But that seems to be just a United Sports and Canadian respect for the uniform.
Football kits are different in Barcelona; the local football team has the Qatar Foundation on the front and UNICEF on the back. Messi’s number 10 is clearly seen along with UNICEF. The Qatar Foundation overwhelms the kit’s front.
Leagues and sports organization in the US and Canada protect the logo on the shirt. They have made sure the logo is front and center on shirts and football helmets. But there are already ads on uniforms. The uniform manufacturer has represented along with the team logo. It is subtle, but it’s there.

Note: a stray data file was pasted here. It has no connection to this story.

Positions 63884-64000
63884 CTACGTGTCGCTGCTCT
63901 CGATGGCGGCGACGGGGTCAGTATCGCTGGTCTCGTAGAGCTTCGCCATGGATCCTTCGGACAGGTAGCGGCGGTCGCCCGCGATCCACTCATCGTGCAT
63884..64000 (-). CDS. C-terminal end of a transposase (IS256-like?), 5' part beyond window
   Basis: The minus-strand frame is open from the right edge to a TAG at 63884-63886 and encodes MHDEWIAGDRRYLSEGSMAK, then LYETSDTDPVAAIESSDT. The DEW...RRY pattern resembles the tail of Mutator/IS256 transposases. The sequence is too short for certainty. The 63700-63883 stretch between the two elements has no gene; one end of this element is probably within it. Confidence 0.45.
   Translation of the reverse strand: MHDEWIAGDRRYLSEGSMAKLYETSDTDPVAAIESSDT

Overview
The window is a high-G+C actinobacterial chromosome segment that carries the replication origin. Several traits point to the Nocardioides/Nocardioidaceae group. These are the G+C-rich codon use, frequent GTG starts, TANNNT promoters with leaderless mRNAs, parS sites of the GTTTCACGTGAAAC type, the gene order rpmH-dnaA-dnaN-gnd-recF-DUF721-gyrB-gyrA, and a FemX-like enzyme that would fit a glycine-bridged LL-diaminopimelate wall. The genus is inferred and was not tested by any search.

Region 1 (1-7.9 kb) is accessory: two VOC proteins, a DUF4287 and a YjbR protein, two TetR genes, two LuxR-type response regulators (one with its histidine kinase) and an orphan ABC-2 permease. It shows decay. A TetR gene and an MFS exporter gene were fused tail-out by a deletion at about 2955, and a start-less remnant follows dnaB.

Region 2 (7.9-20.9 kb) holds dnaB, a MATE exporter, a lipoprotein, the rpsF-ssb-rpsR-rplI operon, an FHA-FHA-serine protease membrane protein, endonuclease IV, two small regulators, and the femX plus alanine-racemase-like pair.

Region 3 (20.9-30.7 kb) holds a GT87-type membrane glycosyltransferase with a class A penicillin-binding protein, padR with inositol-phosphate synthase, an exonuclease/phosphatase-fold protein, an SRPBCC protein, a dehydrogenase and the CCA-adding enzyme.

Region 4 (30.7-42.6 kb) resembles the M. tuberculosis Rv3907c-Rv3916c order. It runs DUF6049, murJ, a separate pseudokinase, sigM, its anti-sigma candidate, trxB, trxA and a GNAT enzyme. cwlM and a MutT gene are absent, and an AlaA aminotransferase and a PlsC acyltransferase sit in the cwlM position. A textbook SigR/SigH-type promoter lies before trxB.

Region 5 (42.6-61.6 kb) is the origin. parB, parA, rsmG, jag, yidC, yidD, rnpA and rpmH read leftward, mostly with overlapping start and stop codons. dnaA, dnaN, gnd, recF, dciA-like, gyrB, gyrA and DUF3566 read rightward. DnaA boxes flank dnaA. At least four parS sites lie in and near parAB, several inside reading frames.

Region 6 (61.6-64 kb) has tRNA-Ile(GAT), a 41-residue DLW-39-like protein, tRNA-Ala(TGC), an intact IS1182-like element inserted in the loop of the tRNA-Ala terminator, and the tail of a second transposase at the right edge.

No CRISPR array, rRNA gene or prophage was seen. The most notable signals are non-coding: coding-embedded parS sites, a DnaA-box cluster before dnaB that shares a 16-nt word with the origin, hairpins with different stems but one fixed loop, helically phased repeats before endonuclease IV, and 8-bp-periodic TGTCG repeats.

FC New York never had a chance to get onto the field with the Romney shirts. FIFA has limits, but the little noticed team got some attention in the middle of the baseball season and near the end of the NBA Finals by accepting $15,000 from someone who liked Romney enough to pay for shirt advertising.
It is unlikely that FC New York will ever get that kind of notice again. But FC New York did prove one thing: The uniform is not a sacred piece of clothing that needs to be treated with awe and reverence. It is just a shirt and advertising space.
FC New York and other teams should put up a sign that says, “This space for rent.” That is what a uniform is really worth.
Evan Weiner, the United States Sports Academy’s 2010 Ronald Reagan Media Award winner, can be reached at firstname.lastname@example.org. He has written several e-books on sports, including, “The Business and Politics of Sports, Second Edition,” which is available at www.bickley.com and Amazon.com.